Geothermal energy

The main source of this heat is generated from radioactive materials in the crust and mantle, as well as heat from when the earth was formed. At the upper one- to two hundred meters of the crust, solar energy is the main heating source. The resource is basically available everywhere. It is an energy source of the future because it is a renewable, and provides continuous power- and/or heat production regardless of sun, wind or rain. There is a distinction between shallow geothermal systems that extract the energy for heating and cooling through heat pumps, and deep geothermal systems for power generation or direct use of heat. In a sustainable system, the energy extracted from the earth will be restored by heat transfer from surrounding areas. That is why it is considered as a renewable energy source.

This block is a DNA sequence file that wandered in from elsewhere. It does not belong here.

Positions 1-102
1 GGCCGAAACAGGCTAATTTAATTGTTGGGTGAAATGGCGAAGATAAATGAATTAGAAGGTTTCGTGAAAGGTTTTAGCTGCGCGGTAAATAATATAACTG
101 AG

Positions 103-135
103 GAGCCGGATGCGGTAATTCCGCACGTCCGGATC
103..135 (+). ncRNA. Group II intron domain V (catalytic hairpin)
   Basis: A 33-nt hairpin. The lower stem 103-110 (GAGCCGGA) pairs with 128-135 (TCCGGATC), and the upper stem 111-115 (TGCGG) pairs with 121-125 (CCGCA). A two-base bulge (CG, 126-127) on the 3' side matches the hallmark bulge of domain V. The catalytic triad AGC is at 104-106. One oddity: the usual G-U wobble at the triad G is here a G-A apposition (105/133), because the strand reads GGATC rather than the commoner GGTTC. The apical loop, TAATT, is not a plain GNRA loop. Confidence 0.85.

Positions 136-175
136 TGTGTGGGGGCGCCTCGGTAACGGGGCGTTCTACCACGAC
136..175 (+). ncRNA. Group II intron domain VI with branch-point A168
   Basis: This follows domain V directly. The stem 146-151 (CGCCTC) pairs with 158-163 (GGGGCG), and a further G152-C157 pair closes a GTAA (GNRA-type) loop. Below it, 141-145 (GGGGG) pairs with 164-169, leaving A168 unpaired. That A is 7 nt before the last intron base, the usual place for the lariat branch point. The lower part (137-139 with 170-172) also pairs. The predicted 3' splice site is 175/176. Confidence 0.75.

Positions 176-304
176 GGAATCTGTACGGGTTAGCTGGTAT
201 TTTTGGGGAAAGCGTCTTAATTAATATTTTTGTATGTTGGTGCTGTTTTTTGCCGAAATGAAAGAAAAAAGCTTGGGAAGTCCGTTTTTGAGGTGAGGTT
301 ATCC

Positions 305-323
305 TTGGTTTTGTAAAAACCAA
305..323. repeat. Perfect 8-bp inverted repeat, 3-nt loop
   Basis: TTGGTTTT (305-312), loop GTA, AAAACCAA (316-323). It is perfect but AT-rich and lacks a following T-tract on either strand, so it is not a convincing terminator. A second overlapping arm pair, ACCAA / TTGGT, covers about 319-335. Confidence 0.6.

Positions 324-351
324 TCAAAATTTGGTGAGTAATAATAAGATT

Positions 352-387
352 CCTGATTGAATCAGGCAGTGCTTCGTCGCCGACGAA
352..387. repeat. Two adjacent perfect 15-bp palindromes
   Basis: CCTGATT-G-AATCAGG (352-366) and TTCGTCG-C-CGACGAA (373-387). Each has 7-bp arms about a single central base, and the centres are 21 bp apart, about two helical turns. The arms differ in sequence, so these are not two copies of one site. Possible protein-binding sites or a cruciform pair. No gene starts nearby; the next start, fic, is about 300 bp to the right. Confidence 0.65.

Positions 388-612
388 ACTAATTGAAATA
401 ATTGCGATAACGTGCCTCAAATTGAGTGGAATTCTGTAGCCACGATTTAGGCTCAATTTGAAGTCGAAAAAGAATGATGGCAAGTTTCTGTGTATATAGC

In 2010 the worlds geothermal systems produced 67 TWh electricity and 122 TWh heat. Geothermal heat pumps are one of the fastest growing renewable energy technologies. The scientific and technical solutions are at a point where the deep resource can be made commercially viable in areas with or without active hydrothermal resources. IPCC has estimated that the potential of production in 2050 will be 1255 TWh of electricity and 2184 TWh of heat. By developing this science and technology the potential for exploiting the recourses is nearly unlimited.